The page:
Age and Gender Classification using Modulation Cepstrum Jitendra Ajmera (presented by Christian Müller). Speaker Odyssey 2008. Previous work Characteristic acoustic features. Jitter and Shimmer (C. Müller et. al.) Phonetic cues (S. Schoetz) Cepstral coefficients.
Speaker Odyssey 2008
Motivation and intuition behind this work
Features such as cepstral coefficients characterize the exact content of the signal. Much of this
Information is not useful for age/gender classification, e.g. we can identify age/gender from a speech
in a foriegn language that we do not understand.
Therefore, features which characterize slowly varying temporal envelope should be more advantageous.
P FramesMel Cepstrum Modulation Spectrum features(V. Tyagi et. al.)
n: time instant
k: cepstral coefficient index
q: Modulation freuency index
P: Context Window Width (11 frames)
German SpeechDat Corpus
A human-labelling experiment on a subset of test data yielded ~55%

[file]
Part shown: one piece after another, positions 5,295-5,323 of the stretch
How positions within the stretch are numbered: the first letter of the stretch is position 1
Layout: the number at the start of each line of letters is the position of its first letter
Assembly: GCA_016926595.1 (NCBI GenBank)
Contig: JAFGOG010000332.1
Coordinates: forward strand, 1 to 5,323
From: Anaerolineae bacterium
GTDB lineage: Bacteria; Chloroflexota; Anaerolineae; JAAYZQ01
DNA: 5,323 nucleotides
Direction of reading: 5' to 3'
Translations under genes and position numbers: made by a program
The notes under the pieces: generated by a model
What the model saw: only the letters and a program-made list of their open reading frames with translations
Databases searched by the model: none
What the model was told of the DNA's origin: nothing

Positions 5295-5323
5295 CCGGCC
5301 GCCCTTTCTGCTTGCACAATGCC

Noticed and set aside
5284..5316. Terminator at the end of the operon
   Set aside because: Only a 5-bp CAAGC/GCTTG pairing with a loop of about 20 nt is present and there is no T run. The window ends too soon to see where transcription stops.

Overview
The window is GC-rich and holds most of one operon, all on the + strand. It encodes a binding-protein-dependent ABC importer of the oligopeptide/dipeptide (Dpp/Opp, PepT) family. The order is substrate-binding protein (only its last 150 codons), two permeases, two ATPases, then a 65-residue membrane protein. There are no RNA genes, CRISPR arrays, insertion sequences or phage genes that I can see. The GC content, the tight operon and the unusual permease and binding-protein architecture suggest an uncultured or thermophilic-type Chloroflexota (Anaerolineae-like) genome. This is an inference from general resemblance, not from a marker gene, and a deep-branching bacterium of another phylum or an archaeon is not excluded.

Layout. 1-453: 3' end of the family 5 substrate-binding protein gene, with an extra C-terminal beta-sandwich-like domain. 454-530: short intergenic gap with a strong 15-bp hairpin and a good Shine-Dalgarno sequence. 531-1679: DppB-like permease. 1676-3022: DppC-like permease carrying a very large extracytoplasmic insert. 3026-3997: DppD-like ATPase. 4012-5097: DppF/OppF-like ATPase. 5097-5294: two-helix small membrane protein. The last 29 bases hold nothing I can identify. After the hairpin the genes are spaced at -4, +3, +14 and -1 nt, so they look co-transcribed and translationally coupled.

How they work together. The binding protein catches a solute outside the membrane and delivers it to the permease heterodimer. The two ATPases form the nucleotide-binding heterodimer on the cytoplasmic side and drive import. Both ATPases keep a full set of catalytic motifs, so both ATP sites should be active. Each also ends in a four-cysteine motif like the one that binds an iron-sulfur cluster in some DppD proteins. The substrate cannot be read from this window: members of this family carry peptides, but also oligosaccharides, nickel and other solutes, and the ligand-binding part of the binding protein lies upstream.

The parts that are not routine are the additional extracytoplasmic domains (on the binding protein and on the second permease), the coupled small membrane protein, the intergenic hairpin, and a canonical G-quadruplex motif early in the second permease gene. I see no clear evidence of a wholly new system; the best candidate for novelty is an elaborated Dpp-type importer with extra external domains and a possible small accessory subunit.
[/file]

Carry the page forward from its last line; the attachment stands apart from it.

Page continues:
Overall classification accuracy.
Both systems are based on GMM
(Gaussian Mixture Model) acoustic
model and maximumLikelihood classifier.
Both systems have equal dimension (21) of
Feature vectors and hence same number
Performance of MCMS features as
function of duration and in/out-domain data.
Classification accuracy saturates at 3 modulation
frequencies (3-14 Hz) and starts dropping after 4
Modulation frequencies. This also explains why MFCC
Features perform worse than MCMS features.
Modulation Frequency response of first 3 MCMS filters.
These 3 filters provide complimentary
Information. For speech recognition, 7 filters (3-22 Hz)
provide best performance.